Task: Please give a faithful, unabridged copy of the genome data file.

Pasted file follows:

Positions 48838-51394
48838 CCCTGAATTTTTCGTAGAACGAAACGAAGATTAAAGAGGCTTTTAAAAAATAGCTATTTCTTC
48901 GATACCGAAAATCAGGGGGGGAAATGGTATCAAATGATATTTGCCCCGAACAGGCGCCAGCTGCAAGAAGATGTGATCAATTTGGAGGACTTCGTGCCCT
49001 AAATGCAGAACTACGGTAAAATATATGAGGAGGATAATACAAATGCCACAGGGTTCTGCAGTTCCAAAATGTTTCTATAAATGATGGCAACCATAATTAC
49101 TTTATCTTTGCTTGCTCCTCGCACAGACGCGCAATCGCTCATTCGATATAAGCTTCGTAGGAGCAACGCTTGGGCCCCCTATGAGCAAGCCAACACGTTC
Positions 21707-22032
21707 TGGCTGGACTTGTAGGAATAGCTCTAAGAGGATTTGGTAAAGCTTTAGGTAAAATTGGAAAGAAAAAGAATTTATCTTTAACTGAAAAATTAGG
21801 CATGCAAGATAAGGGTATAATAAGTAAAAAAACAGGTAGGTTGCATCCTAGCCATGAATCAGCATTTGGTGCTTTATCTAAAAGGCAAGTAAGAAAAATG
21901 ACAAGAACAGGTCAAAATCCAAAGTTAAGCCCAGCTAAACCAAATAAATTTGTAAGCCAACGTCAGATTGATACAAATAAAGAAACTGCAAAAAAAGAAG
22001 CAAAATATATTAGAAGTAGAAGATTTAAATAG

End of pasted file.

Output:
Positions 48838-51394
48838 CCCTGAATTTTTCGTAGAACGAAACGAAGATTAAAGAGGCTTTTAAAAAATAGCTATTTCTTC
48901 GATACCGAAAATCAGGGGGGGAAATGGTATCAAATGATATTTGCCCCGAACAGGCGCCAGCTGCAAGAAGATGTGATCAATTTGGAGGACTTCGTGCCCT
49001 AAATGCAGAACTACGGTAAAATATATGAGGAGGATAATACAAATGCCACAGGGTTCTGCAGTTCCAAAATGTTTCTATAAATGATGGCAACCATAATTAC
49101 TTTATCTTTGCTTGCTCCTCGCACAGACGCGCAATCGCTCATTCGATATAAGCTTCGTAGGAGCAACGCTTGGGCCCCCTATGAGCAAGCCAACACGTTC
Positions 21707-22032
21707 TGGCTGGACTTGTAGGAATAGCTCTAAGAGGATTTGGTAAAGCTTTAGGTAAAATTGGAAAGAAAAAGAATTTATCTTTAACTGAAAAATTAGG
21801 CATGCAAGATAAGGGTATAATAAGTAAAAAAACAGGTAGGTTGCATCCTAGCCATGAATCAGCATTTGGTGCTTTATCTAAAAGGCAAGTAAGAAAAATG
21901 ACAAGAACAGGTCAAAATCCAAAGTTAAGCCCAGCTAAACCAAATAAATTTGTAAGCCAACGTCAGATTGATACAAATAAAGAAACTGCAAAAAAAGAAG
22001 CAAAATATATTAGAAGTAGAAGATTTAAATAG